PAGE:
The Globalization of Web of Science, 2005-2010
Jim Testa, Vice President, Editorial Development and Publisher Relations
Recent years have seen a flood of original research issuing from every country and region in the world. The number of researchers and nations accessing Web of Science has likewise increased. To meet the demands of the global research community, Thomson Reuters continually seeks to complement its coverage of top tier, highly cited international journals with an appropriately broad representation of the world’s best regional literature. Scholars have increasingly recognized that regional journals are important to discovery since they relate directly to the daily lives of researchers around the world.
This essay reviews the impact and implications of Thomson Reuters’ increased focus on regional journal coverage in Web of Science, particularly the high volume period between 2007-2009. This regional surge effectively realigned the overall journal coverage in the Web of Science and reflects the concern for the expanding world of scholars and scholarship.
From 2007-2009, the Editorial Development Team at Thomson Reuters focused on a collection of more than 10,000 regional journals, from which 1600 met the review standards for inclusion in the Web of Science. The essay offers coverage statistics for the previous decade to contextualize the significant realignment that resulted from the regional surge. Most notably, the 1600 regional journals added during this period account for 55% of all new journals indexed between 2005-2010, and 45% of new journals from 2000 to 2010.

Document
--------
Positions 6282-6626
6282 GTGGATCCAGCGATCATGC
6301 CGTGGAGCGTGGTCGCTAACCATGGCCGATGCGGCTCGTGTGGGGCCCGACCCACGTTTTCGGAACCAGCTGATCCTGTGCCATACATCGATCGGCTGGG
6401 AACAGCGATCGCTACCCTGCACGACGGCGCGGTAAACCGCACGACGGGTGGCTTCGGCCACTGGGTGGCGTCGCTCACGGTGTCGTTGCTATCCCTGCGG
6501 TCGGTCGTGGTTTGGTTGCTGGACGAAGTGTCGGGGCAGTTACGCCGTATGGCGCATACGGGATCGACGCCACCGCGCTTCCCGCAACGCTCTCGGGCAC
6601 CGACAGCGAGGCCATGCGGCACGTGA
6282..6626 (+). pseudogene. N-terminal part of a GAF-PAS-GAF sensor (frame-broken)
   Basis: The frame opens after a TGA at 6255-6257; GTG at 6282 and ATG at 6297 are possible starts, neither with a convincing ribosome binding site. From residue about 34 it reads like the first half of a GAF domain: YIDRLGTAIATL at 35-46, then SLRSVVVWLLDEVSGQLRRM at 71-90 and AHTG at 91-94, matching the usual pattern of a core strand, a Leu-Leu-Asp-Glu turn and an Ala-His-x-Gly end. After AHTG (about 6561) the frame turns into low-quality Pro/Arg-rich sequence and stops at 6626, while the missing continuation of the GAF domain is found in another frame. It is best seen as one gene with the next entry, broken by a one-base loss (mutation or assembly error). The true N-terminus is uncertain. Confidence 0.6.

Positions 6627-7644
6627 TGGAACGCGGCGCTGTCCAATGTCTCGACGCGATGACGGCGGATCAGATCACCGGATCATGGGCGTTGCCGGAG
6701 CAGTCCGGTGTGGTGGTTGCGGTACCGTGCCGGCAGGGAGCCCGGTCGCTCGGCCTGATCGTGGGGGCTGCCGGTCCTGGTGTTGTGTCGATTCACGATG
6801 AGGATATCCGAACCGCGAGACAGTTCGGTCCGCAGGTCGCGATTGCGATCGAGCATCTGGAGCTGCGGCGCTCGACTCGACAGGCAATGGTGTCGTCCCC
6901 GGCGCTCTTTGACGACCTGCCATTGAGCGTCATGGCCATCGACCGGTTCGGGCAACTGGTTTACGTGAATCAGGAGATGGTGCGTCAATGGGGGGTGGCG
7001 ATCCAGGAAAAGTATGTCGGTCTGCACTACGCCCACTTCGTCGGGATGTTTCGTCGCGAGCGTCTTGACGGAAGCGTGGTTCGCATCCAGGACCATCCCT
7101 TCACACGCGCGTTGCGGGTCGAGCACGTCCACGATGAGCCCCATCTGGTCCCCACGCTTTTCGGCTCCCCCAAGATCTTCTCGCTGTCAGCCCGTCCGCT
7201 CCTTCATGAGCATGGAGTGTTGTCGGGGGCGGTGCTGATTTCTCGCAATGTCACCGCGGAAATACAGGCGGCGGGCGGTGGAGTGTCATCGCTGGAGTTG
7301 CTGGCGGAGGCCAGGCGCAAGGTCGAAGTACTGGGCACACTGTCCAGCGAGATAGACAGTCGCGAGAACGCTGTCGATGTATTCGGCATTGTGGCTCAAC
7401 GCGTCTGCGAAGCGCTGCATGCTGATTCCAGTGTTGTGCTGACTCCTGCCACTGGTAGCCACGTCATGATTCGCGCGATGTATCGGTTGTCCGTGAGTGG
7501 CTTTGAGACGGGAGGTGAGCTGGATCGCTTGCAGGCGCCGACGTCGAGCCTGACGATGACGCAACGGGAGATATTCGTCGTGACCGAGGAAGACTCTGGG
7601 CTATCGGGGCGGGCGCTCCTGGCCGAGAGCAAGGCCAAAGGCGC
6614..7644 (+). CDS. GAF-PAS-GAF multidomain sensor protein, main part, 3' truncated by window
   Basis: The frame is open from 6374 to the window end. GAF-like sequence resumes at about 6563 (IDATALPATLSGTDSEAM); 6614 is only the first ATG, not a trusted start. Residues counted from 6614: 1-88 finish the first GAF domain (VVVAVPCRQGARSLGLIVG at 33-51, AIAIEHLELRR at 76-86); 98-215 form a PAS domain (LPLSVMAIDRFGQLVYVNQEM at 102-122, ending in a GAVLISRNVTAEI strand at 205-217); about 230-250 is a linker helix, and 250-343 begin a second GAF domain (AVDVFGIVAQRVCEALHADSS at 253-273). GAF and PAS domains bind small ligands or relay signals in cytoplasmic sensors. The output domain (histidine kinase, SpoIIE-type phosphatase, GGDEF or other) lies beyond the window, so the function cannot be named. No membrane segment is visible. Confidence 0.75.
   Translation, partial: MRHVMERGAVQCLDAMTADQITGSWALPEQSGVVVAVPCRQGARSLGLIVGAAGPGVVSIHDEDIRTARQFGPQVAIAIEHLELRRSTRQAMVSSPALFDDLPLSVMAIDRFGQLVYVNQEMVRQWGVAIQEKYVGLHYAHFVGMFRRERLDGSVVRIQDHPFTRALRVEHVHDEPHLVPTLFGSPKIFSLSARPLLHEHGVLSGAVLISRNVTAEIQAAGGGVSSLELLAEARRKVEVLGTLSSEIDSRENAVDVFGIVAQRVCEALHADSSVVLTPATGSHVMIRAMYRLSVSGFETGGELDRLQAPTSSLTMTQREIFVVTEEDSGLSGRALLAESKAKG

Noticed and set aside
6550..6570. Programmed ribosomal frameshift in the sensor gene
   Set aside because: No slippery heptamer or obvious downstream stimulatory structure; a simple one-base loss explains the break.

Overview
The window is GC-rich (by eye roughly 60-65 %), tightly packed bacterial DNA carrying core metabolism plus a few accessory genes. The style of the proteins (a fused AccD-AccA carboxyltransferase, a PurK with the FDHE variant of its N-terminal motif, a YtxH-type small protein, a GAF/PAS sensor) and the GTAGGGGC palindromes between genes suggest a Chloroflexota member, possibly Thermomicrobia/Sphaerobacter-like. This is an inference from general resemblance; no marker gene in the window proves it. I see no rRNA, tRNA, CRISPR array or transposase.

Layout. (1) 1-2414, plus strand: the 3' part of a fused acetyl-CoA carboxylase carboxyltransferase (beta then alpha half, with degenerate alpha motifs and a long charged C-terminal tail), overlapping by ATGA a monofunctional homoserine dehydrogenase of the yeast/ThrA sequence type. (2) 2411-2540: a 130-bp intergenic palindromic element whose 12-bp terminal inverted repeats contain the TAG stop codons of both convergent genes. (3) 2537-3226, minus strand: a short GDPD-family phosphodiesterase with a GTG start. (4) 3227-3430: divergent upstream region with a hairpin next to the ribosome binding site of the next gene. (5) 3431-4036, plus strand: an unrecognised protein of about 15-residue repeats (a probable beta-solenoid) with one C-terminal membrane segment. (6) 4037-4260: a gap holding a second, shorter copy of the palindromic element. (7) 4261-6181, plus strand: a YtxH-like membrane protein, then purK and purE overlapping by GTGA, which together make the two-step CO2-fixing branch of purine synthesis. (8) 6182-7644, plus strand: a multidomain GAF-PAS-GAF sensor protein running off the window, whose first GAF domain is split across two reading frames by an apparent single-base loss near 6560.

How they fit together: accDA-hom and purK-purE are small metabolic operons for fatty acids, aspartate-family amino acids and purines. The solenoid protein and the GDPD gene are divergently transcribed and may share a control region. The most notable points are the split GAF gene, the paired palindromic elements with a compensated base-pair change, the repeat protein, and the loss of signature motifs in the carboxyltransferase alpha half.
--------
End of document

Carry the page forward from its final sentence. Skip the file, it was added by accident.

Thomson Reuters applied the same rigorous evaluation standards to regional journals as international ones. Through diligent application of the Journal Selection Process, we are able to bring our users the studies that will advance their work while avoiding a great deal of marginal research.
This recent growth spurt has changed the fabric of the Web of Science in unique ways and has expanded its horizon of discoverable material. To explore the potential impact of the regional initiative, the essay reviews changes in the representation of journals from specific countries in Web of Science as well as shifts in overall editorial content in seven broad subject areas:
- Agriculture Biology & Environmental Sciences
- Arts & Humanities
- Clinical Medicine
- Engineering Computing & Technology
- Life Sciences
- Physics Chemistry & Earth Sciences
- Social and Behavioral Science